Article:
In other words, the population needs to be
told the following:
• What are the issues that have informed
the decision to sell Clico's traditional portfolio
rather than transfer it to a state-owned com-
pany with plans for an IPO in five years?
• What is the Government's position if the
offers to buy the portfolio are not in accordance
with the estimate of its value?
• How does the sale of Clico fit into the
overall resolution of CL Financial, which
received at least $20 billion of taxpayers'
There is great interest in hearing from the
trade union movement, Clico employees and
executives both past and present, politicians,
credit union officials, financial analysts, aca-
demics, insurance executives and university
In particular, the views of the following are
being directly solicited: former Clico executive
chairman, Lawrence Duprey, former Minister
of Finance Karen Tesheira, former Central
Bank Governor Ewart Williams, UTC chairman
Wendell Mottley, actuary Kyle Rudden, econ-
omist Terrence Farrell, public affairs com-
mentator Afra Raymond, trade unionist Vin-
cent Cabrera and economist Mary King.
My e-mail addresses are:
National debate needed on sale
of Clico's traditional portfolio
The government of Barbados
is expected to waive more
than BD$2 million in taxes
from the sale of the Almond
Beach Village, the Barbados
Nation reported last week,
citing a PricewaterhouseCoopers report.
Almond Beach is owned by the local Neal &
According to the PricewaterhouseCoopers
(PwC) report: "Management has not taken
into account any amount in respect of stamp
duty or property transfer tax on the sale of
the transaction as they expect these charges
to be waived by the government of Barba-
PwC added: "While we have been provided
with correspondence to support manage-
ment's expectation of an official waiver, we
have not been provided with statutory instru-
ments or other audit evidence adequate to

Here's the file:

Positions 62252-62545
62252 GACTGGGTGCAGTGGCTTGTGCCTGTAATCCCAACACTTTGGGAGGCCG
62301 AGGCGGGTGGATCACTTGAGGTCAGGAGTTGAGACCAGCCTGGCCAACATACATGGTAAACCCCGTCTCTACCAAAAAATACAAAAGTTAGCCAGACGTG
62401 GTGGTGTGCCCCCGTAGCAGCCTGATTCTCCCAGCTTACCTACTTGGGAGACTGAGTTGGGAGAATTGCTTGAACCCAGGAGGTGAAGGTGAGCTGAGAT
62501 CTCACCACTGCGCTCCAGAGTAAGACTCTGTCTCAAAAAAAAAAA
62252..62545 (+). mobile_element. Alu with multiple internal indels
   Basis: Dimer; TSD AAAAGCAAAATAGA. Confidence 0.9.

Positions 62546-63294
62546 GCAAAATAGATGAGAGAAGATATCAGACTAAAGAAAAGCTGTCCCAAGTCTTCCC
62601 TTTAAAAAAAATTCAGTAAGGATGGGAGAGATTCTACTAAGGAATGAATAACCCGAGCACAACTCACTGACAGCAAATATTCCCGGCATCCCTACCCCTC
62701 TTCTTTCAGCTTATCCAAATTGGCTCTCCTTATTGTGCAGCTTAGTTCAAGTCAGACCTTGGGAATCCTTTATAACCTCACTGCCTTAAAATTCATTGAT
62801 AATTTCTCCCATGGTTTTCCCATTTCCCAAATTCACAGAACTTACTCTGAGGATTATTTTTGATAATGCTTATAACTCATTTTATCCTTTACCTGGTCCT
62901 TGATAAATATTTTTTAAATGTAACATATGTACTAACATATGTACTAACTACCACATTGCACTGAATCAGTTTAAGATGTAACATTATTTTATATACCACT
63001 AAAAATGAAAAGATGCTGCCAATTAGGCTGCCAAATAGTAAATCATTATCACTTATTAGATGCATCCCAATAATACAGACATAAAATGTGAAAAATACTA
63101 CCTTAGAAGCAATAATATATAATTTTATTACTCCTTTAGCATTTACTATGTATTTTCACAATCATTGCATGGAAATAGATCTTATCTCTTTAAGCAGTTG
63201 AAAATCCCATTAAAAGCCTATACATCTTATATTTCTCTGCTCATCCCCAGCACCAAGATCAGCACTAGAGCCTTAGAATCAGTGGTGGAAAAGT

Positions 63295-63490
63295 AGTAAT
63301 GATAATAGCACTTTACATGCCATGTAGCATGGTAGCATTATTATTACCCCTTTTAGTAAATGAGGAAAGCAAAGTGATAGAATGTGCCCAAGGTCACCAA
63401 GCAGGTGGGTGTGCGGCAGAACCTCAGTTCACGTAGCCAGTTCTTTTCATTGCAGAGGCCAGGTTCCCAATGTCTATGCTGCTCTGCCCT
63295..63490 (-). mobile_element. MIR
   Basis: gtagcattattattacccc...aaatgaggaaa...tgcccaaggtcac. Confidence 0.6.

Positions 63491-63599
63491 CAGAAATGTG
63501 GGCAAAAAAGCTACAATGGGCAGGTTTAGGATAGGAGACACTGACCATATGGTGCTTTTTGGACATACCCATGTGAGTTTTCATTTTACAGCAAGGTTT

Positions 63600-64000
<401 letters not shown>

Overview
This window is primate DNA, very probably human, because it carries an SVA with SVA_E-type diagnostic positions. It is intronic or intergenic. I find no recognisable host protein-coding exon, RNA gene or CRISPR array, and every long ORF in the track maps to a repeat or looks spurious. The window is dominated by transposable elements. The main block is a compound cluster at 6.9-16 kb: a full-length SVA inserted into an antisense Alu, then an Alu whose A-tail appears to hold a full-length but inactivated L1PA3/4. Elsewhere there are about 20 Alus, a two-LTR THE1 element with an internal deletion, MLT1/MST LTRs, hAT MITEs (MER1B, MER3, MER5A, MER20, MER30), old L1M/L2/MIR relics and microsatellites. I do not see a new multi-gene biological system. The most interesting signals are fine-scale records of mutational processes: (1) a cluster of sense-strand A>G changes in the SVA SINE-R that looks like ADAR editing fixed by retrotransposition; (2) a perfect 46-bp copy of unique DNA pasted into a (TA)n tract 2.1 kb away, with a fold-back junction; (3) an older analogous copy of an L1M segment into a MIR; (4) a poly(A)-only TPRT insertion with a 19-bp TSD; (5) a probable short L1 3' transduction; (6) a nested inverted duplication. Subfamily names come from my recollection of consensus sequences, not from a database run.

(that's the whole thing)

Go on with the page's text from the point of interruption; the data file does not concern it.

support the actual waiver. Had the stamp
duty and property transfer tax on the trans-
action been recorded, assets held for sale,
total assets, revaluation reserve and share-
holders' equity would all have been reduced
by BD$2.5 million."
On the same day, the Barbados Advocate
reported that an "interesting bid (has been)
placed for Almond Resort shares."
Citing a trading report of the Barbados
Stock Exchange, the Advocate said, "Someone
wants to buy 100,000 shares of Almond
The bid is outlined in the trading report
of the Barbados Stock Exchange (BSE), which
said the price being quoted is two Barbadian
cents a share.
Quoting an unnamed financial analyst,
the Advocate's Business Monday said that
both the bid and the price are very inter-
esting in light of Almond Resort's quoted
price on the BSE. The last quoted price for
Almond Resorts shares on the BSE was 32
Barbadian cents a share.
In its January 2014 Quarterly Bulletin,
the IDB had said, "The falloff in tourism
value-added and the effect it had on the
other productive sectors resulted in the gov-
ernment of Barbados increasing its focus
on the industry and earmarking it as a key
sector to propel macroeconomic stability.
As such, various tourism-related capital
projects (for example, Four Seasons, Almond
Beach Resort, and Silver Sands Hotel) have
been listed and are anticipated to help take
the economy out of recession and spur
Almond Resorts Inc, a subsidiary of the
Neal & Massy Holdings group, has been in
asset disposal mode for almost three years
after accumulating more than B$70 million
in debt, as tourism in Barbados slumped
causing the island's economy to contract.
N&M to get tax waiver on Almond Resorts sale